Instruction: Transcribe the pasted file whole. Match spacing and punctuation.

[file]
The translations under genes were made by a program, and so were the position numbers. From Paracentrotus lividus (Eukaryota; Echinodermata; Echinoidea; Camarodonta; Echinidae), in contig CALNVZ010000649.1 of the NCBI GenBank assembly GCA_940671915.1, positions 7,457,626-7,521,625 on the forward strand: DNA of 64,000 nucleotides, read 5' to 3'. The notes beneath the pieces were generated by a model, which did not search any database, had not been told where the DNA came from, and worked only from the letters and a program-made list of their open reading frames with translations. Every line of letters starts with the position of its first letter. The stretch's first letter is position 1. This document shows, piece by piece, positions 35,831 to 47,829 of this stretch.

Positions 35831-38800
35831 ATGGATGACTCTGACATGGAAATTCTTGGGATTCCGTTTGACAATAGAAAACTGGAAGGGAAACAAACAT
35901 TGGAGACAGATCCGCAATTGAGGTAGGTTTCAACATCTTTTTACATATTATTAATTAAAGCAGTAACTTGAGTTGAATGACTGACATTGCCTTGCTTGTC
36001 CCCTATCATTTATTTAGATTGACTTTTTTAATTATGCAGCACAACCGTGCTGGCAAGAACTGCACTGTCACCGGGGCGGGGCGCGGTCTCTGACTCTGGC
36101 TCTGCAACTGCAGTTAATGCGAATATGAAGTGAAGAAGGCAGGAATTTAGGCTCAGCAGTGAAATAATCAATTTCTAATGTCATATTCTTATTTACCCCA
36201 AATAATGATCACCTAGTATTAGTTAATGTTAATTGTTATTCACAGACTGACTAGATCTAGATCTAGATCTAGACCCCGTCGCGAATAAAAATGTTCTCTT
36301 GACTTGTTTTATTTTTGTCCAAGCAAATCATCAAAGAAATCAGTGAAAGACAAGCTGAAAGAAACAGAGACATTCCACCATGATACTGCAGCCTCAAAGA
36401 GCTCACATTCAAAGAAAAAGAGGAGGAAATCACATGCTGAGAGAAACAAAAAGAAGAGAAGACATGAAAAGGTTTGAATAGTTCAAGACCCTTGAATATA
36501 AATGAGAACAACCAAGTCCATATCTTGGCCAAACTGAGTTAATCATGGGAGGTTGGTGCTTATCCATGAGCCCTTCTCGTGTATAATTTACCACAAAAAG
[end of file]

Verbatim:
The translations under genes were made by a program, and so were the position numbers. From Paracentrotus lividus (Eukaryota; Echinodermata; Echinoidea; Camarodonta; Echinidae), in contig CALNVZ010000649.1 of the NCBI GenBank assembly GCA_940671915.1, positions 7,457,626-7,521,625 on the forward strand: DNA of 64,000 nucleotides, read 5' to 3'. The notes beneath the pieces were generated by a model, which did not search any database, had not been told where the DNA came from, and worked only from the letters and a program-made list of their open reading frames with translations. Every line of letters starts with the position of its first letter. The stretch's first letter is position 1. This document shows, piece by piece, positions 35,831 to 47,829 of this stretch.

Positions 35831-38800
35831 ATGGATGACTCTGACATGGAAATTCTTGGGATTCCGTTTGACAATAGAAAACTGGAAGGGAAACAAACAT
35901 TGGAGACAGATCCGCAATTGAGGTAGGTTTCAACATCTTTTTACATATTATTAATTAAAGCAGTAACTTGAGTTGAATGACTGACATTGCCTTGCTTGTC
36001 CCCTATCATTTATTTAGATTGACTTTTTTAATTATGCAGCACAACCGTGCTGGCAAGAACTGCACTGTCACCGGGGCGGGGCGCGGTCTCTGACTCTGGC
36101 TCTGCAACTGCAGTTAATGCGAATATGAAGTGAAGAAGGCAGGAATTTAGGCTCAGCAGTGAAATAATCAATTTCTAATGTCATATTCTTATTTACCCCA
36201 AATAATGATCACCTAGTATTAGTTAATGTTAATTGTTATTCACAGACTGACTAGATCTAGATCTAGATCTAGACCCCGTCGCGAATAAAAATGTTCTCTT
36301 GACTTGTTTTATTTTTGTCCAAGCAAATCATCAAAGAAATCAGTGAAAGACAAGCTGAAAGAAACAGAGACATTCCACCATGATACTGCAGCCTCAAAGA
36401 GCTCACATTCAAAGAAAAAGAGGAGGAAATCACATGCTGAGAGAAACAAAAAGAAGAGAAGACATGAAAAGGTTTGAATAGTTCAAGACCCTTGAATATA
36501 AATGAGAACAACCAAGTCCATATCTTGGCCAAACTGAGTTAATCATGGGAGGTTGGTGCTTATCCATGAGCCCTTCTCGTGTATAATTTACCACAAAAAG